Sunday, August 17, 2008

Part 1: Outsourcing


We had a talk by a top-level manager from TCS who shared with us a few insights about the IT industry and how Indian Managers fail to fit into the global context. Some of the insights were really useful and I thought of sharing them with you (and also reinforcing those ideas into my own head).

These ideas will be divided into several parts. The first part is as mentioned in the title – Outsourcing.

What is Outsourcing?

Outsourcing is simply shifting the location of certain activities of your business, so as to gain competitive advantage over your fellow competitors in terms of price reduction. It helps the company reduce costs and improve its financial performance.

Outsourcing (or more commonly known in India as BPO “Business Process Outsourcing”) is not just the usual call-center jobs that we normally associate it with. Call-centers form one part of the BPO industry. Anything and everything can be outsourced – from teaching to tax-calculation.

Outsourcing is not just done by foreign companies – it can be done by any company in the world. For example, Indian companies can outsource tax-calculations and other menial jobs to South-East Asian countries like Vietnam and Philippines to save costs.

What processes can be outsourced?

Theoretically, the company can outsource any process it wants. But some processes are core to the company and there may be a certain amount of risk in outsourcing such processes. We can divide the processes of a company into four types. They are:

a) Core Processes: Core Processes are those that provide a competitive advantage to the company. For example, the patented manufacturing processes for a pharmaceutical drug

b) Contextual Process: These processes are necessary for the functioning of a company, but are not the main source of competitive advantage for the company. For example, manufacturing process of Maruti 800

c) Critical Mission Process: Such process is very critical to the company. If there are variations in its execution, then it will severely affect the revenues of the company as such. For example, innovation process at 3M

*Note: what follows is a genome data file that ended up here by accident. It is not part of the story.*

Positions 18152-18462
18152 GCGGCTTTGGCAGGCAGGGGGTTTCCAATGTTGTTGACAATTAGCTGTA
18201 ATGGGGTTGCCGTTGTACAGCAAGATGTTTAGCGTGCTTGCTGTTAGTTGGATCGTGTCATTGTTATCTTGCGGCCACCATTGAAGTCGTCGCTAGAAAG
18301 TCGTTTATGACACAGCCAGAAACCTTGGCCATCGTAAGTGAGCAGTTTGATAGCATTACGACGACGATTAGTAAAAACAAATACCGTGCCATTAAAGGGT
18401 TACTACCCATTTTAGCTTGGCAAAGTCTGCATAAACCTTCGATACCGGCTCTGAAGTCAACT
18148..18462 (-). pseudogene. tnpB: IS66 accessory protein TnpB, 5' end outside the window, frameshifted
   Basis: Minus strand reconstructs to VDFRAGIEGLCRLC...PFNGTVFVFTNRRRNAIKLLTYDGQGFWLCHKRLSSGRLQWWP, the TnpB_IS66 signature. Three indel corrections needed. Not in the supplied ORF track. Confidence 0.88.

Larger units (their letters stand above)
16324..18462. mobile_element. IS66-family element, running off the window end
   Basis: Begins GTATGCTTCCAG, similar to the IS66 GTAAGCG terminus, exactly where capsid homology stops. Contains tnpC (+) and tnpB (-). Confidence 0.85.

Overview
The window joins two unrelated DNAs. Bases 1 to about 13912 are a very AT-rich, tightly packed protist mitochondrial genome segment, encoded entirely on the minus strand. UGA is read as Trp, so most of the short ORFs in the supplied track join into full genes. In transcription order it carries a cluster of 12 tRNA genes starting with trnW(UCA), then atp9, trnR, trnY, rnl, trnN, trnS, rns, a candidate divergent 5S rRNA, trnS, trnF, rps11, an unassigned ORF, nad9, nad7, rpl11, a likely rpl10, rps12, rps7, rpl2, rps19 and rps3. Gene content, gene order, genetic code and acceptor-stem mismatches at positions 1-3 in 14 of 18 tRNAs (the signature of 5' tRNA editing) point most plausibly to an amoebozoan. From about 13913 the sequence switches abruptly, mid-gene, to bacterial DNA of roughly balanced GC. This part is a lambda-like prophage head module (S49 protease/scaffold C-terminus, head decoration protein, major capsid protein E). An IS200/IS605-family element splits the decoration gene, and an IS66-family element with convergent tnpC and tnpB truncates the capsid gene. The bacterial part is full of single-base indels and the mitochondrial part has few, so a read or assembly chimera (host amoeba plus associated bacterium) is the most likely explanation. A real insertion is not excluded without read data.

d) Non-Critical Mission Process: Such a process is not too critical to the company and small variations in its execution are acceptable as such. For example, the customer-service operations of many companies, that do not rely on prompt-service.

The processes can be represented in the matrix form as given below, also giving the details about whether to outsource or not.

So it is not just the cost benefits, but the process importance must also be taken into account before a decision is taken to outsource it.

Implications of outsourcing:

This is something can be discussed and debated at length. But I will not go into the details, because the debate is endless. According to me, it is necessary for the world at large, because

a) It helps the developing and under-developed countries gain easy access to jobs that are good paying (by their country standards) and enables development of the country

b) It helps the company cut down costs and makes it more competitive

c) It was responsible for the sudden IT surge and job-boom in India and is still responsible for the millions of jobs that are created every year in our own country

The speaker was once at a conference in England, where the main speaker, an Englishman, told the audience that after a few decades, the only people that would remain in England would be pub-workers, hairdressers and cab-drivers, because the rest of the jobs would have been outsourced to India!! He was mentioning how reverse colonization was taking place, where India was now taking away the livelihood of the people in England. It was also mentioned once in the Financial Times that the English Christmas was a “Christmas in London: Made in China and executed in India”. How – that is for you to think it out (Answer provided in the comments section)

I hope this was informative in some way. Do leave your feedback on this in the comments section.

Next post will be on “What do global clients feel about Indian managers?”


Varun Reddy Sevva said...

The goods ordered were being made in China as they were cheaper and the ordering was done though phone-calls, which were diverted to call centers in India i.e. the execution was dont by India... Talk about Globalization!

abhishek said...

hey its really insightfull go on